Love beyond reason

On assigning reason a role that nature denies

Clifford Goldstein is the editor of Liberty.

After drafting the Declaration of Independence and the Virginia Statute for Religious Liberty, as well as establishing the University of Virginia (not to mention serving two terms as president of the United States), Thomas Jefferson did what he deemed a simple task: he separated the "gold from the dross" in the Gospels. Saying that "your own reason is the only oracle given you from heaven,"1 he expunged from Matthew, Mark, Luke, and John whatever he believed contradicted reason, common sense, and rational thought.

The result was the Jefferson Bible, a highly abridged version of the Gospels in which the Annunciation, the virgin birth, the miraculous healings, the raising of the dead, Christ's claims to divinity, the Resurrection, and the Ascension were all among other portions edited out. Excised too was the heart of New Testament theology: the atonement of Jesus Christ as "the Lamb of God, which taketh away the sin of the world" (John 1:29).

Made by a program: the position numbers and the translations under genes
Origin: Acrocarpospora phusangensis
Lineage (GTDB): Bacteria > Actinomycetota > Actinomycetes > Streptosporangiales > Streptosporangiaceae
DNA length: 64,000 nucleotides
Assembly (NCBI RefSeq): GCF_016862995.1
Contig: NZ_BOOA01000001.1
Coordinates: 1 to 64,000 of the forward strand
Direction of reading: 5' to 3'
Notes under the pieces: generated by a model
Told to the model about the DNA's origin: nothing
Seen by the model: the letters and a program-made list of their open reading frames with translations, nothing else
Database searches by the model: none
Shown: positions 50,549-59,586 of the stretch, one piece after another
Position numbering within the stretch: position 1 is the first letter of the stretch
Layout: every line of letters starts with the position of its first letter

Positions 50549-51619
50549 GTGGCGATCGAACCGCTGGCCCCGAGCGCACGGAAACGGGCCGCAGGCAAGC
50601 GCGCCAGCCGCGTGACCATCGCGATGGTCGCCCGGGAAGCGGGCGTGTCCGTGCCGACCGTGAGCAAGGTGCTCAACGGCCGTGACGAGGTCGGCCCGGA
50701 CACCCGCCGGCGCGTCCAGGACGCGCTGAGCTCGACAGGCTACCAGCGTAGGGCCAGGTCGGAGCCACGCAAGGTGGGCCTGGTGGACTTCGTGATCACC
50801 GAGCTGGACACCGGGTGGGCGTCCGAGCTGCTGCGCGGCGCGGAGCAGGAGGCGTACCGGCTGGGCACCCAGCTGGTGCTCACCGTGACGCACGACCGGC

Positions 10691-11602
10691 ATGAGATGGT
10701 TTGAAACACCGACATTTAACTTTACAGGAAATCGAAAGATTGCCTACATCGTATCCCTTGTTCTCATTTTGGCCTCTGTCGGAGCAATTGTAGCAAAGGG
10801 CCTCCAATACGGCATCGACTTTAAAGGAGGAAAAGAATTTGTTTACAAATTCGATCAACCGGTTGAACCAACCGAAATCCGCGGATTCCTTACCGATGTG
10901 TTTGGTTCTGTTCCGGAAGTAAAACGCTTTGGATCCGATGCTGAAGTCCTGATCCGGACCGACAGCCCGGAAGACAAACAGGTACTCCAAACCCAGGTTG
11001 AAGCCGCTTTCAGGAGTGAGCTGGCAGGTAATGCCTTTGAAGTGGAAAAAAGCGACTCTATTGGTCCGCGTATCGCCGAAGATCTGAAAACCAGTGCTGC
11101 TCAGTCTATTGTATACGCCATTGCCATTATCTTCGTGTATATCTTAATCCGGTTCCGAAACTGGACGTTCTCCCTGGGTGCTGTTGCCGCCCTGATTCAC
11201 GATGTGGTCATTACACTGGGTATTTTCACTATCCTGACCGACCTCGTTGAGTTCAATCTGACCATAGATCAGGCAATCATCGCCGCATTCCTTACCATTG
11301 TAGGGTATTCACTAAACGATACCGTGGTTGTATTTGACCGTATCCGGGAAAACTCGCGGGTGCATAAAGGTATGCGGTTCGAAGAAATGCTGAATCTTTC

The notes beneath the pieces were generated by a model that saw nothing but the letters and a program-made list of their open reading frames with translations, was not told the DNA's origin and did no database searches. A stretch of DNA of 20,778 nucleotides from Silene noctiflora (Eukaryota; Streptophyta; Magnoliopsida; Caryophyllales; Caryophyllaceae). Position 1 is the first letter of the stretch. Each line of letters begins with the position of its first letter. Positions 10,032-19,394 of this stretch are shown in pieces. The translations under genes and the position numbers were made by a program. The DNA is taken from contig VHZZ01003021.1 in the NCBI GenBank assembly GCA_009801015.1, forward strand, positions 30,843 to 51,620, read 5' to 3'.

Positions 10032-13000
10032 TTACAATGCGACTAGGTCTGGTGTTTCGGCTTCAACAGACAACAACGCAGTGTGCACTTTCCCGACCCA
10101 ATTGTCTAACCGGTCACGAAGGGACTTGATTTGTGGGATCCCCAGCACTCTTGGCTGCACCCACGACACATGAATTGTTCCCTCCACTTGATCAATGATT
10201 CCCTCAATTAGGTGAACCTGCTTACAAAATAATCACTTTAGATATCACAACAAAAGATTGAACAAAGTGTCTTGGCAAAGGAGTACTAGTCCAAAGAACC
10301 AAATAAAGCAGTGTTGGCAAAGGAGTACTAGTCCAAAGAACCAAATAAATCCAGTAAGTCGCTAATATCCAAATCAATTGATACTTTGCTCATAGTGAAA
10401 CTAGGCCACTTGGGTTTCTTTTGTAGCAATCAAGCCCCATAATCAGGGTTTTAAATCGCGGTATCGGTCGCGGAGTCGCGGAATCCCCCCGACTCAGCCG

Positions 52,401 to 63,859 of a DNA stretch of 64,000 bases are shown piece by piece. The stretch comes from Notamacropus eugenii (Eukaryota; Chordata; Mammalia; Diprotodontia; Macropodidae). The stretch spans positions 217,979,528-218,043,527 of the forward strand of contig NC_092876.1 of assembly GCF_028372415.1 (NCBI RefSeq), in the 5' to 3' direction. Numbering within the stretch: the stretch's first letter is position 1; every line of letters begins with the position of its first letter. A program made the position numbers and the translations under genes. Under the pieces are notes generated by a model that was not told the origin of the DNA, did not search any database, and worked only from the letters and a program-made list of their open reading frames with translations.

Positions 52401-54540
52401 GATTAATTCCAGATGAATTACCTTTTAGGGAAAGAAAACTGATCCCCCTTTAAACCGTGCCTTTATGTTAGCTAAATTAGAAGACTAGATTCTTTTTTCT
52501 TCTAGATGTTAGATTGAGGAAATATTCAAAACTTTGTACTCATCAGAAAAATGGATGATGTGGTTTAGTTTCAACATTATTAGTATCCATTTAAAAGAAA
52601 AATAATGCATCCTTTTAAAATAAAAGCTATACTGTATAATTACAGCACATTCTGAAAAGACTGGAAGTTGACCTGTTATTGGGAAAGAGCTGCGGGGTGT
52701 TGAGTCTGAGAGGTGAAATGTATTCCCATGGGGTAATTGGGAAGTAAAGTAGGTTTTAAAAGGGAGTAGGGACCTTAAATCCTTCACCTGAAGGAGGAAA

All of this infers at least one conclusion: authentic Christian faith, though sound rationally, must transcend logic, reason, and analytical thought, because if we submit what we believe merely to logic, reason, and rational thought, we will never be authentic Christians by New Testament definition. And nothing proves this point better than Jesus Himself.

Whether feeding 5,000 with food for one (Matt. 14:15-21) or declaring that "before Abraham was, I am" (John 8:58), or telling Peter, "Go thou to the sea, and cast an hook, and take up the fish that first cometh up; and when thou hast opened his mouth, thou shall find a piece of money: and that take, and give unto them for me" (Matt. 17:27), Jesus showed that aspects of reality transcend what our minds processing knowledge and experience through logic and reason alone can ever grasp. From His birth to His ascension, Christ's entire ministry functioned on a plane that crossed the boundary of logic and reason and those who refuse even to look (much less to step) across that boundary will, like Jefferson, remain landlocked in theological ignorance, unenlightened by the ultimate realities of universal and eternal truth.

Limits of logical thought

Jesus, of course, wasn't the only one who showed the limits of logical thought. From Plato (who warned about the contingencies of reason), to Kant (who exposed its confines, particularly in the area of religion) up through the prophets of postmodernism (who deny its utility), humanity, in its quest for natural and spiritual truth, has always sensed that the "natural light of reason" is not that natural or that full of light.